01.17.2012

Grand Hyatt Steakhouse – Hong Kong

Posted in: Food Reviews 1 Comment
grandhyattsteak_crop The Giant Eyes
Price
Five Dollars
Rating
Three Forks

I visited the Grand Hyatt Steakhouse after hearing very good things about it. Some say it is the best steakhouse in Hong Kong. I have tried many steakhouses in Hong Kong such as Prime, Bistecca, Tango, and the Intercontinental Steakhouse (reviews coming soon). Here are my thoughts on this fairly new establishment to hit Hong Kong.

As I entered the establishment I noticed right away it felt like a gentleman’s club, not a strip club but more of a country club exclusively for men. The leather chairs with nailhead trim, dark wood furniture, marble sculptures and of course a cigar bar in the back. The music they played was very random but acceptable, although not the type of music you would expect to hear in a steakhouse.

Usually when ordering steak, wine is best. The selections of wine are abundant and the sommelier was very helpful and informative. Now the real excitement begins, as I start to peruse the menu, I decide to get the crab cake and the scallops, and for the main dish I go with the Canadian Angus Porterhouse for two, lastly for dessert I order the Washington Apple Crumble with soft serve vanilla ice cream.

The arrival of the complimentary, warm and crunchy garlic bread starts our meal off on a good note. Few minutes afterwards the Maryland Crab Cake and Pan Seared Scallops arrive. The Maryland Crab Cake was flavorful and scrumptious; the scallops are cooked perfectly firm on the outside with a soft interior. It tasted fresh and clean.

I’ve always loved eating steaks and I’ve tried many steakhouses in different countries, but I never really heard much about Canadian Steaks. The steaks I had are usually from Australia, New Zealand, France, Italy, Argentina, Japan and USA. I don’t really know much about Canadian steaks so I am very excited to try this Canadian Angus Beef. A few long moments later, the Canadian Angus Porterhouse is presented to us on a thick wooden cutting board. As I take my first bite, I immediately notice that the texture is not as fatty as other steaks I have eaten. It doesn’t melt in your mouth like Peter Luger’s in NYC, I have to actually chew it, besides the beef itself is not very flavorful, that is why they serve you a slew of different types of mustard and sauces to go with your steak. If you combine the mustard with the steak it goes pretty well.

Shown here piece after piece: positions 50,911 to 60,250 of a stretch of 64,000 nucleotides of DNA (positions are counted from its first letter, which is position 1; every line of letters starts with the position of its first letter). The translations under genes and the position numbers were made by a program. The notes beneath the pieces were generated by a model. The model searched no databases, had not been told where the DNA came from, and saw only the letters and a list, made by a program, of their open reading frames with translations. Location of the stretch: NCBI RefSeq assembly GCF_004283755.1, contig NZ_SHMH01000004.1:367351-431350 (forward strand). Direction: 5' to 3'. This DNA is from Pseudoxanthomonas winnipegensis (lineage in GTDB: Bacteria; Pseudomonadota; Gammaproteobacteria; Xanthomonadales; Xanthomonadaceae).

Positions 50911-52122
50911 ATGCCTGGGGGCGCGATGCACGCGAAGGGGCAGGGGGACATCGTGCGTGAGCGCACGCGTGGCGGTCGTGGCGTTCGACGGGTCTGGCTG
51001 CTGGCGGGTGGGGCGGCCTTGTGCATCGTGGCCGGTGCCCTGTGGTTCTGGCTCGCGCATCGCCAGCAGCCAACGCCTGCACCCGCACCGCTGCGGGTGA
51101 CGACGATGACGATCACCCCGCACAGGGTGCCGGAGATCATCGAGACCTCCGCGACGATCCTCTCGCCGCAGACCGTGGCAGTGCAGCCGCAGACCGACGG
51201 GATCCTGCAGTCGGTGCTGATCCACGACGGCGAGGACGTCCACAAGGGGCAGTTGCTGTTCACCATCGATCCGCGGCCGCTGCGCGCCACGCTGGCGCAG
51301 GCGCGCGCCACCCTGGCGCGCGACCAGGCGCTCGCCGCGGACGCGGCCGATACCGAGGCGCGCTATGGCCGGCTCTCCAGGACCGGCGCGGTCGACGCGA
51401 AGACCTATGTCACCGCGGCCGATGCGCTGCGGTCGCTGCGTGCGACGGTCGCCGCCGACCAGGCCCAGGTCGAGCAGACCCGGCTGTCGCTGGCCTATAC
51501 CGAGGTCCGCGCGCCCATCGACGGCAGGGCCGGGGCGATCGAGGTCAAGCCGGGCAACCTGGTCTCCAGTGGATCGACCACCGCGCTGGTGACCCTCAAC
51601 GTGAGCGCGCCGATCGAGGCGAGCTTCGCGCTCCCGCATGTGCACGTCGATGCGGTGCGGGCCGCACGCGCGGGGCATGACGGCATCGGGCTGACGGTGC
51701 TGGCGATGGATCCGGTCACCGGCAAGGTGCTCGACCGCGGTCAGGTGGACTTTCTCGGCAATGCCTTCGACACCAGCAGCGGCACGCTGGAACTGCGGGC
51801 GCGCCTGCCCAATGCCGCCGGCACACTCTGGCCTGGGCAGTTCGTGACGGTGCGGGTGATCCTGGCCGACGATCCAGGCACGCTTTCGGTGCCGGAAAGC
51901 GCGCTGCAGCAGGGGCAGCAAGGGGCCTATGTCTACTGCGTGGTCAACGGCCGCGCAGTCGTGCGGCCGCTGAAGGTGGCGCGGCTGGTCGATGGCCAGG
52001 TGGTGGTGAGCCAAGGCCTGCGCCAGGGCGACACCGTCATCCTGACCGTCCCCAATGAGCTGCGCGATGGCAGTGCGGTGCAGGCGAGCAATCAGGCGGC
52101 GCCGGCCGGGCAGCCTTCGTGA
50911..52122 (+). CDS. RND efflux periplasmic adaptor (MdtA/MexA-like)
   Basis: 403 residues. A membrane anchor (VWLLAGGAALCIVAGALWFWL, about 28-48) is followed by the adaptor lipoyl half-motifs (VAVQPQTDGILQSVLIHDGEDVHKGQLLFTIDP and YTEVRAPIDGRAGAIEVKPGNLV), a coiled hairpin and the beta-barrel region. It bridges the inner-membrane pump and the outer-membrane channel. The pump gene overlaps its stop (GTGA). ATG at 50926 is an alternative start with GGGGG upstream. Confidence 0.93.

I order a couple of sides with my steak: Duck Fat Fries, Creamy Spinach, Steamed Broccoli and Whipped Potatoes. The creamy spinach and the whipped potatoes are great but the one that stands out is the Duck Fat Fries. Just by hearing the words “Duck Fat”, I would automatically order it. I am glad that I did because they are excellent.

To end the meal, we have the Washington Apple Crumble with soft serve ice cream. The apple crumble is served piping hot which perfectly complemented the cold, smooth and creamy soft serve vanilla ice cream. Ohh la la this heavenly concoction of apples, brown sugar and pie crumbs is awesomely delicious and a must try when you go here. This brought back my smile and was a good ending to the meal.

Overall I was satisfied with my steak but not overly impressed with it. The steakhouse has been opened for less than a year, maybe that’s why it is crowded and booked for the month but I’ve had better steak in Hong Kong and that’s not saying much.

Grand Hyatt Steakhouse: 2/F, Grand Hyatt Hong Kong, 1 Harbour Road, Wan Chai. Tel.: 852-2584-7722

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  1. I hope you do not start thinking that the Canadian steak you were having is representative of all Canadian steaks. In Canada, we not only have various breeds but if I stick to Canadian Angus alone, it varies widely in taste/quality depending on so many factors such as grade/nutrition/region, etc:
    for example, a Certified Angus or even a AAA Prime Canadian Angus, corn finished, dry aged for at least 40 days by a knowledgeable butcher, coming from the right region, has absolutely nothing to do with most of the Canadian Angus cuts widely sold and marketted as top grades here in Canada and abroad. Based on the description of your steak, I am pretty sure that is not a Certified Angus nor a AAA Prime, or if it is, then one might look in the aging process (it should be dry, for a good 40 days I’d suggest). Id also be interested to know if it is corn finished (one reason behind most steaks great flavor) or only corn fed (usually leaner), and also what region of Canada.